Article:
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Why the Canadian Space Agency Chose 3D Printing


The International Space Station. Credits: NASA

It is difficult to create functional components for applications in space for a variety of reasons. Engineers must meet strict deadlines and special design restrictions in order to meet the precise launch windows. This case study demonstrates how the Canadian Space Agency used additive manufacturing to improve process effectiveness and cut costs and time associated with developing flight-ready parts.


The Company


The national space agency of Canada is the Canadian Space Agency (CSA), which was founded in 1990. The James Webb Space Telescope, Canadarm2, Dextre, and the Mobile Base System on the International Space Station are just a few examples of the CSA's significant contributions (ISS). Through investments in space technologies, the agency is now promoting innovation, science, and economic growth.


The Challenge


The CSA was given the task of creating an ISS component that was ready for flight. The engineering team discovered that using conventional manufacturing techniques like CNC and injection molding would significantly raise the cost of prototyping and stall the creation of end-use components. Additionally, the choice of materials for this application was crucial to ensure compliance with NASA's outgassing standards. This was a key design factor to make sure that components in space adhere to the necessary safety standards.


The Solution


Rapid in-house prototyping with additive manufacturing made it possible to quickly implement small changes to each design, allowing for iterative design. The final part was produced using 3D printing on the AON M2 in 16 hours as opposed to traditional manufacturing, which could require several weeks and multiple production stages.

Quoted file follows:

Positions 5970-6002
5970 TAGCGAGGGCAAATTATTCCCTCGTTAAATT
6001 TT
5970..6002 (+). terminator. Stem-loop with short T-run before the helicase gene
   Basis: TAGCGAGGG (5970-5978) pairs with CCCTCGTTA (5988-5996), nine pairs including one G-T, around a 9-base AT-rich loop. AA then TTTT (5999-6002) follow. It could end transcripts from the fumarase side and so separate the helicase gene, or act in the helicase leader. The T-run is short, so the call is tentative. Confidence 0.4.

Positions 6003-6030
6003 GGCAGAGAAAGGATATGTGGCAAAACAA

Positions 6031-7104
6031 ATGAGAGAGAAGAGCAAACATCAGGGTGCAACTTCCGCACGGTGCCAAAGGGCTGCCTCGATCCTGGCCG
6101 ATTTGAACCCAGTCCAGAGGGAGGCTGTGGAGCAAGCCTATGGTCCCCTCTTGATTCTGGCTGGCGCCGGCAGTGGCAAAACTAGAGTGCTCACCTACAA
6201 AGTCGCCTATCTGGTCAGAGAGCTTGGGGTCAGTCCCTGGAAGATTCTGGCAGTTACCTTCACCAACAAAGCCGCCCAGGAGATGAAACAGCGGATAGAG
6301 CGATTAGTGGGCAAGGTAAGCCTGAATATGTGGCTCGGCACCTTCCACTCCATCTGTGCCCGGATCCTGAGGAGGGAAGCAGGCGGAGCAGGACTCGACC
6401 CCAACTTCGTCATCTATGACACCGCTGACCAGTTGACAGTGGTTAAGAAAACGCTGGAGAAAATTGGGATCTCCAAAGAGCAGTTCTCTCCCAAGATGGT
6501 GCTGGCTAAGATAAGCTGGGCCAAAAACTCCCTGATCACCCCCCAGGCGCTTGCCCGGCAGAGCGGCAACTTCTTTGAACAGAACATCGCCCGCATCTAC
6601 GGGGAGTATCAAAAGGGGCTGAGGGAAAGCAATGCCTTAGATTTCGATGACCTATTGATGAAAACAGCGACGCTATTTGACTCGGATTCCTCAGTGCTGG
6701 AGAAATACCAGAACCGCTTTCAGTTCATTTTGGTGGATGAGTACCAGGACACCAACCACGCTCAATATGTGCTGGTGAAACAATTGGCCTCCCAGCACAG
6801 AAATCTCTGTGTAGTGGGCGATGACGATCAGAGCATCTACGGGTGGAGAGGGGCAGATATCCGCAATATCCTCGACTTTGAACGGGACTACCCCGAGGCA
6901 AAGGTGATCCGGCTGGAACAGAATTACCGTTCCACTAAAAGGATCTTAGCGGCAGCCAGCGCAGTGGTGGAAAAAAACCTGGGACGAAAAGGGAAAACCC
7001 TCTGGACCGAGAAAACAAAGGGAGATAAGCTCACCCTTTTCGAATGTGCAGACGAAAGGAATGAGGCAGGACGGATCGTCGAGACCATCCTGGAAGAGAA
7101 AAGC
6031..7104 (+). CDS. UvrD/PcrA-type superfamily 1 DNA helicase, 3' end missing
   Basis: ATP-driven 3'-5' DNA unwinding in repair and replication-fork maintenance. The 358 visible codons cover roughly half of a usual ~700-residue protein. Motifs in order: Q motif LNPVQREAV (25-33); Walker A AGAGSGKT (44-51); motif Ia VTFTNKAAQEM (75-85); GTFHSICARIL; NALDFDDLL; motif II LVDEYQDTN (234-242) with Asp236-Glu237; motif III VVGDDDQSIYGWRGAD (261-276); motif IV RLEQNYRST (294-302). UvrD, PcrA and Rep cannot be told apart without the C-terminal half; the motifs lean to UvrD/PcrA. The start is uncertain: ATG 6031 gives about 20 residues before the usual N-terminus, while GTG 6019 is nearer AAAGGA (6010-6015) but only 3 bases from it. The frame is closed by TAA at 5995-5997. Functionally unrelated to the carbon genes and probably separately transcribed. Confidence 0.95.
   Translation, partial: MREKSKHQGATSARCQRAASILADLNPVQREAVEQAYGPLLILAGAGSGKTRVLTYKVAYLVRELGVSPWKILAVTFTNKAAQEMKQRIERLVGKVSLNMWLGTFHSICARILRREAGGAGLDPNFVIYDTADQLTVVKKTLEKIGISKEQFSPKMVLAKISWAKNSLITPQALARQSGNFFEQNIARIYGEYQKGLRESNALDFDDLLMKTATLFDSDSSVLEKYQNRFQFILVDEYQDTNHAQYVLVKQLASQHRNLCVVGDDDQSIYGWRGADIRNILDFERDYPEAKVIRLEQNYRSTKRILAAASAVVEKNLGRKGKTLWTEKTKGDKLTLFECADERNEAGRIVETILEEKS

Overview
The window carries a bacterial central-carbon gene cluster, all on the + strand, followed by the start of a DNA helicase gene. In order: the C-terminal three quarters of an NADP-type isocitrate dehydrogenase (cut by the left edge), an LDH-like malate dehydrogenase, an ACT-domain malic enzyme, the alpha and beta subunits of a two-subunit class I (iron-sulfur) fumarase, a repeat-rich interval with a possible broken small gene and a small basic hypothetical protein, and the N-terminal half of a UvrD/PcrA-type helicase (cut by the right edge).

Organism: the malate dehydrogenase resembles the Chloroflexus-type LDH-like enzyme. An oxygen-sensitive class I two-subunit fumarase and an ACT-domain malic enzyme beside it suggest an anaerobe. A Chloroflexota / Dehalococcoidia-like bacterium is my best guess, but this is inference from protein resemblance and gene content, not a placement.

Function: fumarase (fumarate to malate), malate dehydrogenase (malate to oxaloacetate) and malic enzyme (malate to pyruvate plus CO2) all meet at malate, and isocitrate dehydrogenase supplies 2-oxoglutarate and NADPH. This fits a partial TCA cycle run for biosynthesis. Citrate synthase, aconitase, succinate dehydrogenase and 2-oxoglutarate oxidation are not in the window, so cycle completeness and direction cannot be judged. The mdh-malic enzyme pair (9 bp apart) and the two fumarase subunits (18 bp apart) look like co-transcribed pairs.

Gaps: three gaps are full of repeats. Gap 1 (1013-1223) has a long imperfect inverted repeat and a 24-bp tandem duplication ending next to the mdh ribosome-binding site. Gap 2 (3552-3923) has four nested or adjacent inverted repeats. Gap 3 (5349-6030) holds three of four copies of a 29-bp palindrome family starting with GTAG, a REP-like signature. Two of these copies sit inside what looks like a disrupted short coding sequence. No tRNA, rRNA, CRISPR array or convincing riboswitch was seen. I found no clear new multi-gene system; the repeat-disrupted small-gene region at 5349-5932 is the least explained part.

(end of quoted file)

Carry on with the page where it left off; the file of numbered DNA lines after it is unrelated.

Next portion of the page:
ULTEMTM 9085 Centrifuge part 3D printed on the AON M2. Credits: AON3D

Applications & Prints


Parts for the ISS were produced using ULTEMTM 9085, a high-performance thermoplastic. Due to its low Total Mass Loss (TML) in vacuum, flame retardant characteristics, and lack of toxicity, ULTEMTM complies with NASA's outgassing standards. Prior to NASA's safety review and launch, the printed ULTEMTM was sent to CSA for mechanical testing.


Astronaut Matthias Maurer using the printed centrifuge onboard the ISS. Credits: CSA, NASA

The printed device was used to investigate various approaches to blood sample preparation to enhance the functionality of on-orbit instruments. A procedure known as blood fractionation divides the blood into its constituent parts by centrifuging it. To produce new diagnostic information about the short- and long-term health considerations of humans in space, this technique is used to analyze the components of samples from astronauts.


The Future of 3D Printing for Space


By building internal expertise, the CSA wants to investigate additive manufacturing's advantages further. Several projects that require 3D printing to optimize design and manufacturing workflows have been sparked by the success of their ULTEMTM part. The organization has been thinking about other high temperature plastics, like PEEK, a substance resistant to the intense heating and cooling cycles in space. In the upcoming PEEKbot project, this will be used to create the terrestrial prototype of a lunar rover. The PEEKbot project, an academic initiative supported by NSERC-Prima Québec-CREPEC, aims to create a lunar night-resistant rover structure.


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